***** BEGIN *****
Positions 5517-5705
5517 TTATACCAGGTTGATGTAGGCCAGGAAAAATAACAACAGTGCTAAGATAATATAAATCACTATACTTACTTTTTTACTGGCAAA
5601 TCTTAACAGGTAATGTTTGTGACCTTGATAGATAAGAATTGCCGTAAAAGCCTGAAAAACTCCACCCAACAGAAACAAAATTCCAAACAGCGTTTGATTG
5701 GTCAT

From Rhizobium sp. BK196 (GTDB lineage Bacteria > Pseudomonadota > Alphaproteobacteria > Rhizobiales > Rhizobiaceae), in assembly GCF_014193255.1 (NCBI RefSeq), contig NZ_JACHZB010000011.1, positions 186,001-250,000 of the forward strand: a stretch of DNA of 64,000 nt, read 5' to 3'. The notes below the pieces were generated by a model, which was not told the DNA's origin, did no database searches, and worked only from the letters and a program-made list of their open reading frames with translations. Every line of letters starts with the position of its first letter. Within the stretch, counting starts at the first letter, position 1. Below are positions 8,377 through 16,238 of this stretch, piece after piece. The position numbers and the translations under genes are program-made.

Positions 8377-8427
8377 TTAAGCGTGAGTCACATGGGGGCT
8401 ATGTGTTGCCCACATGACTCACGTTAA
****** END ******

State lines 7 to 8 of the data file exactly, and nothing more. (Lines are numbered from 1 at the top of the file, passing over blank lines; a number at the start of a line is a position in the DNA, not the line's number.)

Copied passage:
8377 TTAAGCGTGAGTCACATGGGGGCT
8401 ATGTGTTGCCCACATGACTCACGTTAA